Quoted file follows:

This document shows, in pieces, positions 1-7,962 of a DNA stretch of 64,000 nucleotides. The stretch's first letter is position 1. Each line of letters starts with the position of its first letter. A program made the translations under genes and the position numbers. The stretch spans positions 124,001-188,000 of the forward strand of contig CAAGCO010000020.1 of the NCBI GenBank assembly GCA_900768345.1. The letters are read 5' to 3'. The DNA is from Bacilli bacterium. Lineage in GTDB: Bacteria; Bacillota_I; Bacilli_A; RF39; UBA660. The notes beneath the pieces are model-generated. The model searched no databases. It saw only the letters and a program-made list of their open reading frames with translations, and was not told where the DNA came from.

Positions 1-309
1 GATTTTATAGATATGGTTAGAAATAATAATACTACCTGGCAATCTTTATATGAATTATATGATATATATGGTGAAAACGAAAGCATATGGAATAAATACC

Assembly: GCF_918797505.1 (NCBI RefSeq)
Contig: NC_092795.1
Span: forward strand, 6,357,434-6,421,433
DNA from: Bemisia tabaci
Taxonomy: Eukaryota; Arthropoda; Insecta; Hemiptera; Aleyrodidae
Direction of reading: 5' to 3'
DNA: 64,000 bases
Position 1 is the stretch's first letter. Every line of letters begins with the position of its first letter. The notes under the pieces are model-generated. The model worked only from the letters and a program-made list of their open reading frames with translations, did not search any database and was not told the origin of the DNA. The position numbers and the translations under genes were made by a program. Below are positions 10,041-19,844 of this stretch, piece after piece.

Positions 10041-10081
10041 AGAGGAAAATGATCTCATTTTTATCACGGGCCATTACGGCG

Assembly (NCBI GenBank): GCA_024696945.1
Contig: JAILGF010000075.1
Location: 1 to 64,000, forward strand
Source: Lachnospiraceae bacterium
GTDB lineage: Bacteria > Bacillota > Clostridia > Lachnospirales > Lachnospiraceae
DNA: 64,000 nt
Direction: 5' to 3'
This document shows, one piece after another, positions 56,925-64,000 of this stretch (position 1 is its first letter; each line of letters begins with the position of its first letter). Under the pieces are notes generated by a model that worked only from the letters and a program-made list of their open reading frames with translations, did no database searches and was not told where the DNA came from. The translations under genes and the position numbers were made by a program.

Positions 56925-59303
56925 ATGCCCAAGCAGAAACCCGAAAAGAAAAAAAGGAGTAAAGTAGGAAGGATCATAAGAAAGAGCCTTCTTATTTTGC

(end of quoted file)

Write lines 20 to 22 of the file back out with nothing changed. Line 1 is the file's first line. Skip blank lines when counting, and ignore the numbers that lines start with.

Direction: 5' to 3'
This document shows, one piece after another, positions 56,925-64,000 of this stretch (position 1 is its first letter; each line of letters begins with the position of its first letter). Under the pieces are notes generated by a model that worked only from the letters and a program-made list of their open reading frames with translations, did no database searches and was not told where the DNA came from. The translations under genes and the position numbers were made by a program.

Positions 56925-59303